New Bonneville (800, 900 & 1200)
Bloor's Triumph Motorcycles Ltd launched a completely new model, the Bonneville 800 (790cc), in September 2001. Originally built exclusively in Hinckley, England, some models are now (2014) produced at the company's Thailand manufacturing facility, which also makes components and accessories for various Triumph motorbikes. The new Bonneville strongly resembles the earlier models in style and basic configuration, but with modern engineering. At the debut the new version was given a 790 cc parallel-twin engine, with the up-spec T100 receiving an 865 cc engine from 2005. From 2007 on, all Bonnevilles received the 865 cc engine. Through 2007, all engines had carburettors; electronic fuel injection (EFI) was then introduced to the 2008 models in Britain and to United States models in the 2009 model year, in both cases to comply with increasingly stringent emissions requirements. Dummy carburettors, which are actually redesigned throttle bodies made to resemble carburettors, have been added to the 2009 models to retain the original vintage styling of previous years. For 2016, Triumph introduced an all new T120 1200cc 270° liquid-cooled, SOHC, version of the Bonneville, then in 2017 a T100 900cc version.
From 2008, all Bonnevilles received a slightly larger and reshaped tank to accommodate the EFI pump, but the tank capacity was not altered. Even though US 2008 models were not injected they still received the larger tank, therefore the space for the pump was not used.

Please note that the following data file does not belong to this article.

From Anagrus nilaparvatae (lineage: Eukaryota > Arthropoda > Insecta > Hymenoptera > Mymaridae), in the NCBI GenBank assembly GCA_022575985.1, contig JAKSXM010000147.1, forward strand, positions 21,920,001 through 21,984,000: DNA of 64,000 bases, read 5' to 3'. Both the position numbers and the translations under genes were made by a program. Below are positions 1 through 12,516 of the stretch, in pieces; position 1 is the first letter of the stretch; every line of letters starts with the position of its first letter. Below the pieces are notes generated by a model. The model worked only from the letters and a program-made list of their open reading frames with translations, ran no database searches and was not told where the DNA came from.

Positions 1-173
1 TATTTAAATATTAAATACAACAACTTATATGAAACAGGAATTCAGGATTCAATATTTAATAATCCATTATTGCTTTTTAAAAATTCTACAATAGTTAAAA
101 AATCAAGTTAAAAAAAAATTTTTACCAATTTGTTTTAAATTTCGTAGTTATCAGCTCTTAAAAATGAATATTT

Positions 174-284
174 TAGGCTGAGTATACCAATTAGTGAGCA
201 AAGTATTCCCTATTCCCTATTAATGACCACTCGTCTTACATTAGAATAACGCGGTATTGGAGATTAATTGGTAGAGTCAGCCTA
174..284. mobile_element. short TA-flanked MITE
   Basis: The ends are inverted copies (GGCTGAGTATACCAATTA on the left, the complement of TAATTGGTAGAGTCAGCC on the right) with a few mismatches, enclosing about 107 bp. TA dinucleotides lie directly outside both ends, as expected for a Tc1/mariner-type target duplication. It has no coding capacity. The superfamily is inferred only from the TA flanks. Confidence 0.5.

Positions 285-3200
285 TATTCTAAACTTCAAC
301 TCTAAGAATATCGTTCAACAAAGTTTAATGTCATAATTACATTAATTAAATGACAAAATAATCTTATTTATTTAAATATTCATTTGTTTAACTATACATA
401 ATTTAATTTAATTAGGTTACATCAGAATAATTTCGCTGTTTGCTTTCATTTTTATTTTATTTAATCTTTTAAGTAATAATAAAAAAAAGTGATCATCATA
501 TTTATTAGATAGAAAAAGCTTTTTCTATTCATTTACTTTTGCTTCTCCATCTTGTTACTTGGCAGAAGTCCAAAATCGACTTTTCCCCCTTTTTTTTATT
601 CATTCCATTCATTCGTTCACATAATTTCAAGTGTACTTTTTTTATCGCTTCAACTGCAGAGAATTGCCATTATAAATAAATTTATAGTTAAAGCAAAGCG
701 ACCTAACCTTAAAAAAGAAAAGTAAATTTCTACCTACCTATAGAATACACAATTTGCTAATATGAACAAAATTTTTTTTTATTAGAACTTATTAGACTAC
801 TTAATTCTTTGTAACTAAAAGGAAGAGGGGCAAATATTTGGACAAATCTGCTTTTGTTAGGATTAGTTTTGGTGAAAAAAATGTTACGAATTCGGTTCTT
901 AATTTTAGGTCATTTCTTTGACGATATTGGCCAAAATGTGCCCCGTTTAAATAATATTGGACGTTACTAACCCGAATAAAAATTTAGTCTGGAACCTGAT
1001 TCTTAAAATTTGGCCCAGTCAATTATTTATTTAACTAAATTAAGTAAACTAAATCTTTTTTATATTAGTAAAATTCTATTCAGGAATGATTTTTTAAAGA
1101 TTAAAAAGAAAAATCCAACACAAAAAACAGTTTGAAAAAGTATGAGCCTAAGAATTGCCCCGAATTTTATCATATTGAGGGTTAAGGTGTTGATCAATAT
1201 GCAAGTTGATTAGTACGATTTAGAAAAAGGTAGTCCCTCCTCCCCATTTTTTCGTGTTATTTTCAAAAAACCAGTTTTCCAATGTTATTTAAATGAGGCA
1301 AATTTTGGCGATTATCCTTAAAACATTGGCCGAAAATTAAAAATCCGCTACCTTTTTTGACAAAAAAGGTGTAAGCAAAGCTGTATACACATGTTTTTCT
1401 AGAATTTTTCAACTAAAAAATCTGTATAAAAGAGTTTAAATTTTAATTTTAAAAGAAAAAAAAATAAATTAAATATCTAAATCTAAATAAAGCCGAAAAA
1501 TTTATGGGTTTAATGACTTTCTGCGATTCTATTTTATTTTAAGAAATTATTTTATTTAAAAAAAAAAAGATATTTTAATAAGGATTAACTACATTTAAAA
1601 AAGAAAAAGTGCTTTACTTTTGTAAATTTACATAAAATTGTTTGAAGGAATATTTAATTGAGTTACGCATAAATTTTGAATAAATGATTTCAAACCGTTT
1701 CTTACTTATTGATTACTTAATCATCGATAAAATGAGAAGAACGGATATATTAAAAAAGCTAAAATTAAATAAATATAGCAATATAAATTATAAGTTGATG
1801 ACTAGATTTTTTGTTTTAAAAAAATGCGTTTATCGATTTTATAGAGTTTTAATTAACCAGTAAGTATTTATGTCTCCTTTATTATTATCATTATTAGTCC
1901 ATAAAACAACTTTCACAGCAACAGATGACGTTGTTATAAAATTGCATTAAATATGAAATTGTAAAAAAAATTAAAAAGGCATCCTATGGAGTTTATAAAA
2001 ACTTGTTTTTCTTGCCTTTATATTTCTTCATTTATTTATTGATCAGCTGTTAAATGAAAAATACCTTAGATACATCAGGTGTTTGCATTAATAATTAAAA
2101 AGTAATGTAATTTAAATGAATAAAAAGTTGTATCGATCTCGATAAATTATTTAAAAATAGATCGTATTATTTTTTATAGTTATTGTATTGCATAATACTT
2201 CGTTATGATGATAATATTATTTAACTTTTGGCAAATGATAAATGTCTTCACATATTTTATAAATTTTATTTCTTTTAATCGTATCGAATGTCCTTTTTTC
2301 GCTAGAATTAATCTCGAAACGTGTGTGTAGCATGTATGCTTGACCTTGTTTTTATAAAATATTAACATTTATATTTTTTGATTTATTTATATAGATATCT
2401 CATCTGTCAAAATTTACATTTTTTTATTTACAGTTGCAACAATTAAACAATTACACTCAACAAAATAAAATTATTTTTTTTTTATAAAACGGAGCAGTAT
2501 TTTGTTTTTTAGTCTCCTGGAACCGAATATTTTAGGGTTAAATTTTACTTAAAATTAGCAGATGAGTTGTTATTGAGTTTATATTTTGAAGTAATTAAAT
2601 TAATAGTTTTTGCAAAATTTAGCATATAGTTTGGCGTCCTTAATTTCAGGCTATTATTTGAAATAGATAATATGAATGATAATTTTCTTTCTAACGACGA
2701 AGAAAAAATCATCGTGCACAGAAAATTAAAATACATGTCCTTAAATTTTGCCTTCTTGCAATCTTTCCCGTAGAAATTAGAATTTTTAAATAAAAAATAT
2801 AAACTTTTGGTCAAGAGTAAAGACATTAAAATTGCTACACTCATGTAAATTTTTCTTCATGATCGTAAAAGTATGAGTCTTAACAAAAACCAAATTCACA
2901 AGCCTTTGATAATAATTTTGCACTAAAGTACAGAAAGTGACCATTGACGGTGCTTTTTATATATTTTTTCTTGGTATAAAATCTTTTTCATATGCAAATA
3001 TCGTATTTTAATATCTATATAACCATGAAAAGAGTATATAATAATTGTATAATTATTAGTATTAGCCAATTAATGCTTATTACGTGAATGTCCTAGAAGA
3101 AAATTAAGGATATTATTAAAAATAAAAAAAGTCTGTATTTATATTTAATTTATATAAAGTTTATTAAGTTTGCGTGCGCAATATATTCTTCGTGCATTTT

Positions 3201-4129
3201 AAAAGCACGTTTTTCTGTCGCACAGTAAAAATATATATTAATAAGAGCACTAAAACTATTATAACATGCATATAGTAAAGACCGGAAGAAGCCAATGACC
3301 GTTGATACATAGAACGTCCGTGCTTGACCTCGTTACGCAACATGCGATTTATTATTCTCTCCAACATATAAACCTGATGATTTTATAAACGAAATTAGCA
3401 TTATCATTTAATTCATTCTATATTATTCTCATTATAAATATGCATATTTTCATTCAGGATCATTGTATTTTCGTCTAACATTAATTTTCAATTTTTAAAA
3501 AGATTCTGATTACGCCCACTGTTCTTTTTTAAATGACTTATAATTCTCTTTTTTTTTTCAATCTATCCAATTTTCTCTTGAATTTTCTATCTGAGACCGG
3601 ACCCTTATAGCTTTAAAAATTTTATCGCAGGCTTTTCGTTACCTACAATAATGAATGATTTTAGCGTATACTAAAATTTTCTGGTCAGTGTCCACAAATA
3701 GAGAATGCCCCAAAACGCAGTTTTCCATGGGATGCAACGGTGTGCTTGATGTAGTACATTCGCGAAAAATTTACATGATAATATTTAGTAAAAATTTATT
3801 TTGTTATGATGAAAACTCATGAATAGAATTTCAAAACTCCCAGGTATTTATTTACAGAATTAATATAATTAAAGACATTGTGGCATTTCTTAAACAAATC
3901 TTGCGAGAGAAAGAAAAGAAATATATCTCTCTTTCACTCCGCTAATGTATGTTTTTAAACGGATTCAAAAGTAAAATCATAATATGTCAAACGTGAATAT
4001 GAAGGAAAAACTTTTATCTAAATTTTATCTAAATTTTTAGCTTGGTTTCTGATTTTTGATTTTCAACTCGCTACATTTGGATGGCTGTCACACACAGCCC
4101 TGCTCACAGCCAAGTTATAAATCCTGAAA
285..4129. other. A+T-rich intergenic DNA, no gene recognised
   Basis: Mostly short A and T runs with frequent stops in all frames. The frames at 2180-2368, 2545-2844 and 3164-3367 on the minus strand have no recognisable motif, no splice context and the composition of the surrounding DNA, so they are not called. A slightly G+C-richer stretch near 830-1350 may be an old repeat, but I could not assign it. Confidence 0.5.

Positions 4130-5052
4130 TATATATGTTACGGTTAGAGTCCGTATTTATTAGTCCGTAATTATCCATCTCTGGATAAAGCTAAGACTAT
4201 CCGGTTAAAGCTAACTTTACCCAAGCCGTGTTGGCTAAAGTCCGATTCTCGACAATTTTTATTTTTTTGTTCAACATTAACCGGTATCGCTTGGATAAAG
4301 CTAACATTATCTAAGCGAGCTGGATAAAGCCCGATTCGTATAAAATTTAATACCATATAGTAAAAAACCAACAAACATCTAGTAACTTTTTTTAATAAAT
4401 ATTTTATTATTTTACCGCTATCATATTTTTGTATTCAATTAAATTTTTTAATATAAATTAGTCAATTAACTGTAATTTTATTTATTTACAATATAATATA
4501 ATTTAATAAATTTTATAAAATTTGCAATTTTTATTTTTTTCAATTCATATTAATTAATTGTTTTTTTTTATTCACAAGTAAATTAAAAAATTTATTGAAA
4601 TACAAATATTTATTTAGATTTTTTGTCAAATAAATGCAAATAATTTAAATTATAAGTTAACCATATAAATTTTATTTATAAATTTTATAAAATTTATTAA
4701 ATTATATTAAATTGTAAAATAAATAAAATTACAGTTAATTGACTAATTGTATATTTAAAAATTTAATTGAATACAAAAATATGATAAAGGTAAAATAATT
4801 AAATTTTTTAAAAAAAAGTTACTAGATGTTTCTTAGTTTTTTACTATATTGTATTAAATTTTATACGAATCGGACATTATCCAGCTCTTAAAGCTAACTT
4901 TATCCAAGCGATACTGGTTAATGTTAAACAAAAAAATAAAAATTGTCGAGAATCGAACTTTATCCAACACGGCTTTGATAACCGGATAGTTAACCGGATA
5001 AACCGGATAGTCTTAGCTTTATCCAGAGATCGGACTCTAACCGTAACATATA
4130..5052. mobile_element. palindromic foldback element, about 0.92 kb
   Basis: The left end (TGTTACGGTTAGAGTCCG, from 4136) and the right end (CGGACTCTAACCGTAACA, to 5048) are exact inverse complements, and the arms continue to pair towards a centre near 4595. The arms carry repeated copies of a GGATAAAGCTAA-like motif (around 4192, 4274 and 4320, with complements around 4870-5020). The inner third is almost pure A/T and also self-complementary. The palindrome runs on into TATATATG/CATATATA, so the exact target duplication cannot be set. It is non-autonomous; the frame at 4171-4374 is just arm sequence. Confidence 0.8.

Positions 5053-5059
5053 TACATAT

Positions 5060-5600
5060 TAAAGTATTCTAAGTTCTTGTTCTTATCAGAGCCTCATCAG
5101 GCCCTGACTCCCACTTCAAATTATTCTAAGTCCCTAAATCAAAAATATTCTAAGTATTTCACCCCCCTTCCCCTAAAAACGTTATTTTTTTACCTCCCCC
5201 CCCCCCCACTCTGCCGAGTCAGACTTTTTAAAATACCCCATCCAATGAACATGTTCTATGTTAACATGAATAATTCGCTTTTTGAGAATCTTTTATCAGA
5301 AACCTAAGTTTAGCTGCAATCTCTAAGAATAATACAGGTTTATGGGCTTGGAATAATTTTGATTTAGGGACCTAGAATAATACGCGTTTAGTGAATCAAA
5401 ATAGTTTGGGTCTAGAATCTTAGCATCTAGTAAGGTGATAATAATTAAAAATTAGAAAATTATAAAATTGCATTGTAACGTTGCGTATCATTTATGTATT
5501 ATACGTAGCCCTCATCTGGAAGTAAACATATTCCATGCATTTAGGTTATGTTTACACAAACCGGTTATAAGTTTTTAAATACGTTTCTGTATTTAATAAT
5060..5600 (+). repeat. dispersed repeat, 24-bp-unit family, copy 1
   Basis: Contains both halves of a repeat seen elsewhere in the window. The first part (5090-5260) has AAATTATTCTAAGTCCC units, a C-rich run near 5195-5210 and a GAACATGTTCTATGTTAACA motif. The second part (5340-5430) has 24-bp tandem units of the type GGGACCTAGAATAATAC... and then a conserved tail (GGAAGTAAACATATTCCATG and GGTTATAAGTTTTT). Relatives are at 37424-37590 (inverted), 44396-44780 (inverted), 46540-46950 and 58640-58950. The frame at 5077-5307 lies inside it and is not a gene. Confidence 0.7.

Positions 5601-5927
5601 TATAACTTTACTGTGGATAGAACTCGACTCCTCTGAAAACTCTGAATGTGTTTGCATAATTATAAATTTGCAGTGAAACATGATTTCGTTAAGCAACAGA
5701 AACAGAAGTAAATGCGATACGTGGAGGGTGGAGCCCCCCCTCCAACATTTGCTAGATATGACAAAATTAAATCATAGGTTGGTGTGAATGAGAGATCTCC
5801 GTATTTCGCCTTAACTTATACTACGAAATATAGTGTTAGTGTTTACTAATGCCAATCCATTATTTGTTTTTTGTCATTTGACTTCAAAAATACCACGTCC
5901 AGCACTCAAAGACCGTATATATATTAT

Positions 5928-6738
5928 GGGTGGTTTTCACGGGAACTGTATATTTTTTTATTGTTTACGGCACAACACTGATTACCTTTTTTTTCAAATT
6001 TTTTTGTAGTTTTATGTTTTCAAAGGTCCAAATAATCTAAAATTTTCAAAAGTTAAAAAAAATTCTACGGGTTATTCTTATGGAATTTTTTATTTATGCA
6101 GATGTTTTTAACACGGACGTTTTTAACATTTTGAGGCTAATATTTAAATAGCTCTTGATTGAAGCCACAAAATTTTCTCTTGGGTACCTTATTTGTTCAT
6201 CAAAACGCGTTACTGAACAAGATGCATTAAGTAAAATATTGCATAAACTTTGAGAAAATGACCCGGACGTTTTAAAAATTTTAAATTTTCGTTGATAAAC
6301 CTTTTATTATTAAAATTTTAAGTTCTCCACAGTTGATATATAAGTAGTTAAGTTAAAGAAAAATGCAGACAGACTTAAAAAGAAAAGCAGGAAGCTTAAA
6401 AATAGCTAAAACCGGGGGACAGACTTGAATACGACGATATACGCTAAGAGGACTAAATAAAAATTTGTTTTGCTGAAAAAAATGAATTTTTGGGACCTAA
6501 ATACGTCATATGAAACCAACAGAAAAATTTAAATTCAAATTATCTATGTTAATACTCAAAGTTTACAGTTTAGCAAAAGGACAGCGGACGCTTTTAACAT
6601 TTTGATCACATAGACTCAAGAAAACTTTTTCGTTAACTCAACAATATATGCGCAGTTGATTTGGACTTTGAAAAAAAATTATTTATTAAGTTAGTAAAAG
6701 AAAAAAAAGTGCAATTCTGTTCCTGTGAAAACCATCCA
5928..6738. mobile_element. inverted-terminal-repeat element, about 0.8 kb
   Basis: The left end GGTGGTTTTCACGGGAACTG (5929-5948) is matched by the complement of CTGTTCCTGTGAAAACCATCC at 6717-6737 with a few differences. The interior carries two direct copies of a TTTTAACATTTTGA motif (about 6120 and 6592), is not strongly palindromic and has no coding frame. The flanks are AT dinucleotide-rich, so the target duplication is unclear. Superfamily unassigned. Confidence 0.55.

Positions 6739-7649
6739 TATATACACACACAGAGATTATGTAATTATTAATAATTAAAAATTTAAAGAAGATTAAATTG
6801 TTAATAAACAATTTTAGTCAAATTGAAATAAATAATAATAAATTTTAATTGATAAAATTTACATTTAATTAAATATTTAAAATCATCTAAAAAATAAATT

All the bikes in Triumph's current "Modern Classics" line are derived from the new Bonneville, including the SE (with a smaller front wheel to be marketed to riders who may have found the 19' wheel too tall), T100, Thruxton, Scrambler, America, and Speedmaster.
In 2006, Triumph launched the "Sixty-8" line of Bonneville accessories, offering vintage and modern-style items including seats, seat covers, cam covers, sprocket covers, petrol tank covers, tank badges, panniers, and other items to allow Bonneville owners the opportunity to customise their bikes for considerably less cost than traditional customisations. The adoption of the EFI engine in 2008 rendered many of these accessories obsolete, since tank covers, tank badges etc. would not fit the redesigned tank.
The original T120 Bonneville was a speed-orientated motorcycle, but the new Bonnevilles are softer and aimed at the roadster market. In particular, the 865cc Bonneville competes directly with the Harley-Davidson 883; and MotorCycle News declares that "Triumph Bonneville is unquestionably the better motorcycle. The handling is more than respectable, the brakes markedly better and, of course, it’s British."
Many different versions of the original Bonneville were produced; suffix letters were given to denote the exact model. Listed below in chronological order are the main types and their features:
Note: From 2008, all models received a bigger reshaped tank (see above).